Bloomin’ Mom: A Later Mom Shares – By Cat Reilly, Motherhood Later Blogger
As I write this, my perfect little son, now 20-months old, sleeps upstairs. He’s got the first cold he’s had since being old enough to understand and communicate that something is wrong. Yesterday he ran to me about 100 times, angry and scrunched and crying, pointing to his nose so I could wipe it. You could see the offense: “what is this stuff that keeps leaking out?!” So sad and cute.
My kind husband is sleeping on the hard mattress in the spare room, because I’m still getting over the same cold, and he wants neither to catch it, nor to listen to me cough all night.
And so the house is peaceful. And when “Doodle” (his nickname) wakes up, runny nose and all, we will know what to do. I know there are many parenting challenges to come, but this we can do: handle the common cold. Just 20 months in…I feel at least this much mastery of parenthood.
I met my husband just before I turned 30, and we dated for 4 years before we were married. Getting pregnant took a little while, and I finally gave birth to our son when I was 35.
We didn’t take to parenting like ducks to water: we took to it nervously, slowly, with relentless and anxious attention to our son. We’re both the type who want to do everything just right, and we had never experienced love like we had for this baby, so we wanted to do everything right by him, most of all.
But we’re from that group of parents, you know? The ones who don’t live anywhere near our families, who live in cities surrounded by same-age, childless, career-minded friends. As much as I love children and babysat constantly as a teen, it had been years since I had been around babies in more than a “just visiting!” way. And my husband had far less experience to draw from. He was terrified of everything from diaper changes to head-holding to how you dress and maneuver this wobbly creature.
And so, slowly, we pieced this parenthood thing together. By the time I gave birth, my work had brought us to a smaller town where we had no friends or family, and were in the minority having our first child so late. So, everything was up to us to figure out in relative isolation.
We went through more than our share of 3 a.m. fights, both delirious with lack of sleep. Without consciously choosing to, we fell naturally into attachment parenting methods, fully aware that they sometimes stressed Doodle less, but stressed us more.
And he was worth it. And we got through it, and eventually came out stronger, having done it all without help. I know we’re luckier than a lot of couples.
And my life changed drastically! I went from running a large mental health program, with dozens of direct and indirect reports to staying home all day, alone, with only a baby to talk to. There was no way to define success anymore, and no one handing out awards. I, busy pleasing authority figures since first grade, now had to be entirely self-motivated, every exhausting day, even though no one was watching, and no 5-star reviews would be given. Postpartum depression and I flirted across the room quite a bit and danced a tango or two before she thankfully left the party: I believe that this massive role-shift and redefinition was the biggest reason.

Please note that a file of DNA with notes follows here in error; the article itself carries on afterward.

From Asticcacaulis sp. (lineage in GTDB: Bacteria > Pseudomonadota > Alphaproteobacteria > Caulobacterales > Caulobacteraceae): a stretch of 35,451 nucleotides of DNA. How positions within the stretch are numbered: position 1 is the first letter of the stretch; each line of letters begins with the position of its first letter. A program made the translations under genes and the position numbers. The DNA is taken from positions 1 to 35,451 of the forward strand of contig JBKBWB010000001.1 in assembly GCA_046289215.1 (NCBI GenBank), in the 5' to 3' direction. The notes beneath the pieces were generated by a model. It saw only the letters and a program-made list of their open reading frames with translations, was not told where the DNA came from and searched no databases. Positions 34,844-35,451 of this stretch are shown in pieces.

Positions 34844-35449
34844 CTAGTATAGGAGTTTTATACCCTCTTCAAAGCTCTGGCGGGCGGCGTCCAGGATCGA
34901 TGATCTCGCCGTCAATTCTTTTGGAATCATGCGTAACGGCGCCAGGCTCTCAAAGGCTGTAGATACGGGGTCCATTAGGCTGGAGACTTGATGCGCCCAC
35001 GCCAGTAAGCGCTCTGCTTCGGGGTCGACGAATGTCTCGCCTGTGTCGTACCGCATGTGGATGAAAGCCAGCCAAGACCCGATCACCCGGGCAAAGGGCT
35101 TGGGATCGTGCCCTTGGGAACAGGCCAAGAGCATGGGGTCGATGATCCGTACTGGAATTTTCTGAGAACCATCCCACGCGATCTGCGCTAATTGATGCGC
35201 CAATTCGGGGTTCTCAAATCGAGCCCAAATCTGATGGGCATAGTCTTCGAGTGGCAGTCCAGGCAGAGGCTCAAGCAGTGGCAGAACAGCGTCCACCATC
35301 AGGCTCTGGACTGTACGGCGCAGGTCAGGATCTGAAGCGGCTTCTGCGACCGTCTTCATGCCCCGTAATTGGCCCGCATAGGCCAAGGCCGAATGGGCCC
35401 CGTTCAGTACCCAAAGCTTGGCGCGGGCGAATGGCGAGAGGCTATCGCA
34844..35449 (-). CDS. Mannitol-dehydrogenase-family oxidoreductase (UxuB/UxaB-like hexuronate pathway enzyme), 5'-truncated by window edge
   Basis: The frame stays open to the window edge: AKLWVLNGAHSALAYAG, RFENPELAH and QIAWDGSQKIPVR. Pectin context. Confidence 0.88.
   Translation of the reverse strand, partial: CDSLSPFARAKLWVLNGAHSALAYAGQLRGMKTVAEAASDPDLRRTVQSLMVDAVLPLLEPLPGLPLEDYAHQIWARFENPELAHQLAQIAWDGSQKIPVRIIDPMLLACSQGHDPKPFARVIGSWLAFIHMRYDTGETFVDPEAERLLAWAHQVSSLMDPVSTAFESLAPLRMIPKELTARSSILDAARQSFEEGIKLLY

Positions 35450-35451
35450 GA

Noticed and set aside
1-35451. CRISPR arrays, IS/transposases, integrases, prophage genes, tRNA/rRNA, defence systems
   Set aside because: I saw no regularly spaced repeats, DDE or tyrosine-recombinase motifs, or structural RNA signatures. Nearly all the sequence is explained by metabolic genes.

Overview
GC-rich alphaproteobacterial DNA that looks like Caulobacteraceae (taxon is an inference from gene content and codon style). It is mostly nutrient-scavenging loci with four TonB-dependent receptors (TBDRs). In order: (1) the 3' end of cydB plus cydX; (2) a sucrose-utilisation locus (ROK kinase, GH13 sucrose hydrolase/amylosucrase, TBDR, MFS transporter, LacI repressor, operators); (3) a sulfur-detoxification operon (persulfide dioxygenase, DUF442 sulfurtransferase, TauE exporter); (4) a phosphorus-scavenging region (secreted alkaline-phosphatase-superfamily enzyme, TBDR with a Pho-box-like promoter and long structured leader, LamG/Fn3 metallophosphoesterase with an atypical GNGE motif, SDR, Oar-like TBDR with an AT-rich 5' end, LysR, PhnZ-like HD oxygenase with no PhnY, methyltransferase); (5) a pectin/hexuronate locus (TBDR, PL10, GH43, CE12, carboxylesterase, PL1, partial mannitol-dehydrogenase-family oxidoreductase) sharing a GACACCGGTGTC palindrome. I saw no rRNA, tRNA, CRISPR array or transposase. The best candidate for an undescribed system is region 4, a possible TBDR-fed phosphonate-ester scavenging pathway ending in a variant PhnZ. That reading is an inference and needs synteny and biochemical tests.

And, as life goes, many things have happened that I could not predict, primarily the astounding toll parenthood has taken on my body. Doodle was a very large baby, and a very late walker. He also has low tone, so holding him is much like holding a 32-pound fish: he doesn’t cling by himself, so you are left doing all the work. The eventual impact of hauling him around, lifting him up and down, and spending hours on the floor each day resulted in two herniated discs in my spine.
Months of back pain grew into steady, screaming sciatic leg pain. Currently, it’s excruciating, and it’s 24/7. Heavy meds take the worst edge off the pain, but make me feel sluggish and drugged. My daily life of constant bending and lifting only worsens the problem. A long string of doctors have not yet helped.
And, saddest of all for me: I really hoped to have been pregnant again by now. The scary part of all this pain is that even if I eventually get it to recede, I’m left wondering how much of a fool I’d be to try for baby #2, walking around with this compromised spine of mine.
So, I’m left with the unknown, and I can’t say it’s my favorite thing, particularly where living with pain or growing my family are my choices. But as a new blogger for Motherhood Later I hope to find some community with other moms, and possibly find a few, like me, who have (or have had) children later in life, or who are having physical problems with mommyhood.
I can be reached at firstname.lastname@example.org; I’d love to hear your story or blog reactions anytime.
Tags: Cat Reilly